Loney's postseason resume impresses
Slugger racks up big numbers in short time amount of time
LOS ANGELES -- Following a 2-1 win over the Phillies in Friday's Game 2 of the National League Championship Series, James Loney had 59 postseason plate appearances, not an insignificant sample size.
His postseason batting average is .358, with an on-base percentage of .424 and a slugging percentage of .528 for an OPS of .952 which is over 150 points higher than his career regular-season totals.Nothing insignificant about that, either. "Well, you know the players nickname for him -- 'Big Game,'" said manager Joe Torre.
"Reggie, Jeter, Loney -- I don't know when he was born, but it should have been in October," teammate Juan Pierre shouted as he left the dugout for batting practice before Game 2.Some players just seem to rise to the occasion, although the flip side of that explanation is that some players don't handle the pressure well. Loney has the rare ability of appearing as if there's nothing special about the occasion. He plays in October as if it's May or August, as if there's nothing different. "It is a regular game," explains Loney. "It just happens in October. I'm just here trying to get to the end, the World Series, and that's when I'll celebrate." Torre often compares Loney to his high-achieving former center fielder with the Yankees, Bernie Williams, because of their carefree, sometimes spacey approach to baseball and life. Loney's teammates say he sometimes doesn't know what day it is or what time it is, but he seems to know when it's time to play. Torre said the personality trait that makes Williams and Loney different also makes them well-suited to handle the pressure that often claims others on the game's biggest stage in October. "Calmness," said Torre. "They don't know what's supposed to make them nervous. The most upset I've seen James was when he was fighting for his swing. He has a calmness and that's good to have. It helps them perform when the game speed ups for others, because they don't let it speed up for them. Even though it's more than a game with all that goes on around it, you still play it like it's just a game. "Last year was a perfect example. With everything building up around him, he's sort of 'what's going on?'" Loney set the tone for last year's sweep of the Cubs in the NL Division Series with a grand slam off Ryan Dempster in a Game 1 win at Wrigley Field and drove in six runs in the series. Against the Phillies in the NL Championship Series, he hit .438. In a one-game appearance during the 2006 playoffs against the Mets, Loney went 3-for-4 with three RBIs. He went 3-for-12 against the Cardinals in last week's NL Division Series and was 3-for-7 through the first two games of the NLCS. "He's unusual by some standards, but he knows what he's doing," said Pierre. "He's the kind of guy, you just roll with it. He'll make you laugh when he doesn't mean to. He'll have a goofy approach. It's not really goofy, it just seems goofy. He might have three different swings on one given night, but he has a plan and it works for him. I think that's why if he makes an out in one of these games, he doesn't get scared all of a sudden or let it get into his head."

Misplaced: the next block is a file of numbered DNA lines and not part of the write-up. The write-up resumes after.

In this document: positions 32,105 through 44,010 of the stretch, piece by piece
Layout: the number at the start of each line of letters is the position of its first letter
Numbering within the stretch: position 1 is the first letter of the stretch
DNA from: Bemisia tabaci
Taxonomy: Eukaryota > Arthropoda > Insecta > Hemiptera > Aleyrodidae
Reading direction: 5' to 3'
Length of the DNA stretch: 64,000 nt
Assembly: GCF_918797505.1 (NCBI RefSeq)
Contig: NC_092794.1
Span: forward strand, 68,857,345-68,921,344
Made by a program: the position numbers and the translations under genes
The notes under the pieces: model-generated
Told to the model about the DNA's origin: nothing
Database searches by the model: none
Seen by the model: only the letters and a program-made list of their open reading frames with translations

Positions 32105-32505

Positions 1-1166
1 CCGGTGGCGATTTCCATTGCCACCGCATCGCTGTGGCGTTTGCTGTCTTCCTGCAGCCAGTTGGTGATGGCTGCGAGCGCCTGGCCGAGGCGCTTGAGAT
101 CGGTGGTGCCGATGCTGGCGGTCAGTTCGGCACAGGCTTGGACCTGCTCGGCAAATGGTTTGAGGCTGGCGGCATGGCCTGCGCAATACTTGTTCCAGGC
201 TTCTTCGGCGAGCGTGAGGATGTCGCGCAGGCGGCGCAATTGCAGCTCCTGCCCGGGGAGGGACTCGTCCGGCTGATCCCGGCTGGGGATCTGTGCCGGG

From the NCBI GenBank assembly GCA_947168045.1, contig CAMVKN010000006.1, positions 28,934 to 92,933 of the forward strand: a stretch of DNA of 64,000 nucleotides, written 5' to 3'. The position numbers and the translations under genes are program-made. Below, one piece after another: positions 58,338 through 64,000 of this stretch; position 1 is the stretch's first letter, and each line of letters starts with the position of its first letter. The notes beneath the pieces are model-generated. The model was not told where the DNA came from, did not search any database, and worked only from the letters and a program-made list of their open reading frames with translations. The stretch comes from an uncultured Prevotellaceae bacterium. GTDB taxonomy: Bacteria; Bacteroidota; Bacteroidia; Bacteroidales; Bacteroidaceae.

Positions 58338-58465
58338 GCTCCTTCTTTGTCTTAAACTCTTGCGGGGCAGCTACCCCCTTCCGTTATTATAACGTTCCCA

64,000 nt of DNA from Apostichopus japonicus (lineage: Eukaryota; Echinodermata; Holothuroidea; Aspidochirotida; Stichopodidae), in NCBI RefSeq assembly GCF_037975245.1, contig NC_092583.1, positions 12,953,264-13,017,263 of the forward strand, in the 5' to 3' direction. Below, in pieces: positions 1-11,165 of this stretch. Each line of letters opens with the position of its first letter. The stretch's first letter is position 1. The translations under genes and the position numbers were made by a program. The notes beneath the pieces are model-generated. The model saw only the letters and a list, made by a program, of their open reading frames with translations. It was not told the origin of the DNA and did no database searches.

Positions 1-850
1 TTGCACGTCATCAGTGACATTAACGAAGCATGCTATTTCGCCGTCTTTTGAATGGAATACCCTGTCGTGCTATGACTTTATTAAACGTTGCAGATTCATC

Ken Gurnick is a reporter for MLB.com. This story was not subject to the approval of Major League Baseball or its clubs.